To realize a surgical correction of the unstable left ankle, completely intrarotated and in varus dislocated, and with the purpose to correct the flexed wrist, a comprehensive bone and joint stabilization was made 35 days after hospitalization. For this reason we opted with our orthopaedic for an ankle Arthrodesis on the left lower limb (VALOR® Hindfoot Fusion System by Wright) and for a tenotomy of the palmar gracilis on the left flexed wrist. The VALOR® technique represents the latest and most comprehensive system for achieving arthrodesis of the ankle and hindfoot: after left fibula osteotomy, cartilage removal and bone graft a retrograde ankle nail stabilizing system was set up (see figure 6). The clinical and behavioural complexity of our patient assessed procedural anesthesiological problems that could be solved by using a fast and safe procedure: bi-block plexus anesthesia of the left lower limb electrostimulated and ultrasound guided.

Figure 6. Post-surgical patient’s retrograde ankle nail stabilizing arthrodesis X-ray image.

• Step 5. Assistive postural device approach

After surgical correction (45 days after hospitalization) of the unstable left ankle, completely intrarotated and in varus dislocated, for the first time after patient’s brain trauma, a progressive vertical positioning using an innovative static aid (Horizon Stander by Leckey – Ottobock®) was achieved and maintained. 

The procedure was made by the therapist and the nurser in 3 steps and had a different duration during each hospitalization day

a. patient’s transfer from the resting and supine bed position to the stander, fixed in a horizontal position

b. progressive posturation of each body segment on the Stander support by respecting patient’s personal feel of stability and postural ensure; by using an adjustable derotation pelvic support belt we could held the pelvis in a secure and stable position and gave more proprioception and structure under the patient’s bottom; through an adjustable head and chest support and flexible laterals we fixed the trunk support in the supine position; to obtaine the most ergonomic and therapeutic positioning of patient’s lower limbs we fixed the knees by using knee supports ensure and indipendently adjustable footplates; every day we established various degrees of knee flexion and put feet in the maximum therapeutic position by respecting patient’s individual sense and pleasure of postural attitude.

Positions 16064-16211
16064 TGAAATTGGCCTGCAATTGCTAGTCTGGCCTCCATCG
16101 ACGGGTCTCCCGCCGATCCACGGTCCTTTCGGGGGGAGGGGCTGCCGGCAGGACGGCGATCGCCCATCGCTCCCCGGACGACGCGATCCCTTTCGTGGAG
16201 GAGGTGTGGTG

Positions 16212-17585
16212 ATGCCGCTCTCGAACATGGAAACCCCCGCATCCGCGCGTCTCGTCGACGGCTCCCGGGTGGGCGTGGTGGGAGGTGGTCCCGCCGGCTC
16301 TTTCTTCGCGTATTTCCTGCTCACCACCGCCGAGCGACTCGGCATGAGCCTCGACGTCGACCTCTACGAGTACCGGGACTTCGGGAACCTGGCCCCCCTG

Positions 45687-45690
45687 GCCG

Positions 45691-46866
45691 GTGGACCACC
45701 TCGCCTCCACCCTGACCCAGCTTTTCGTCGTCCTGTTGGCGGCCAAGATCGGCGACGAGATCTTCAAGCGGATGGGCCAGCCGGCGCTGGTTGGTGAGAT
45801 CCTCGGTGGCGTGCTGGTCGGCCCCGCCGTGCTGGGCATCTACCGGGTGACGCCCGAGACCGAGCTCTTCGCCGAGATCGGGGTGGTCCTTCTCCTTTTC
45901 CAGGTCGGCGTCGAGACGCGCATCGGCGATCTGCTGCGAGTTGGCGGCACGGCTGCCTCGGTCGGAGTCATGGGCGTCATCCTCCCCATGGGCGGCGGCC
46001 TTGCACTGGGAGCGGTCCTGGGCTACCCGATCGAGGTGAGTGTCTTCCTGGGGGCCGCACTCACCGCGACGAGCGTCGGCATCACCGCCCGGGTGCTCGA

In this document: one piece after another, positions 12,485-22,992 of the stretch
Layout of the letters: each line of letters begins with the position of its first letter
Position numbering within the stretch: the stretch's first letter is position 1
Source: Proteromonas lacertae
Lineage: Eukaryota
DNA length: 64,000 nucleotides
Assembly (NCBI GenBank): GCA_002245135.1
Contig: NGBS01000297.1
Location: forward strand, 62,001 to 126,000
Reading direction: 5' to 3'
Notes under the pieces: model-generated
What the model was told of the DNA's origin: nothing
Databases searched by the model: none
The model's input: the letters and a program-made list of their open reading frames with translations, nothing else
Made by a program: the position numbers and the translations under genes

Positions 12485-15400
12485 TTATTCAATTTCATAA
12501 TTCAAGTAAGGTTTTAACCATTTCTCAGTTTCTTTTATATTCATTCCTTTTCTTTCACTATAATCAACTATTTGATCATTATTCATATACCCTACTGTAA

c. to prevent potential neurovegetative reactions during the assisted verticalization the procedure was performed not more than 15 minutes per day, starting from the supine position and increasing the upright position 5 degree per minute.

After an in-between visit (49 days after hospitalization) and a second task-specific botulinum toxin treatment session, in line with the trunk postural attitude change, our patient was positioned on an innovative disability-assistive postural chair (Kit Seat by Leckey – Ottobock®).

This procedure was made by the therapist with the orthotist technician support and the doctor supervision the first time and repeated each day by the therapist and the nurser help only during the hospitalization period.

The sitting positioning procedure was realized each time by:

a. providing patient’s pelvic stability using the exclusive Plevic Cradle, that encouraged a posteriorly tilted pelvis into neutral alignment and prevents patients’ sliding forward by using a simple flexible adjustment in the back section

b. providing an individualized trunk and head alignment, by respecting patient’s own spine postural attitude in a sitting position, with the multidirection regulation of adjustable backrest pads and lateral trunk and head supports

c. optimizing and fixing the postural sitting allignment enriched by the correct use of the pelvic cradle and the trunk backrest pads, by realizing the most individualized leg and foot positioning with the use of adjustable femoral support and footplates that could be angled individually to maximise foot loading and overall postural stability.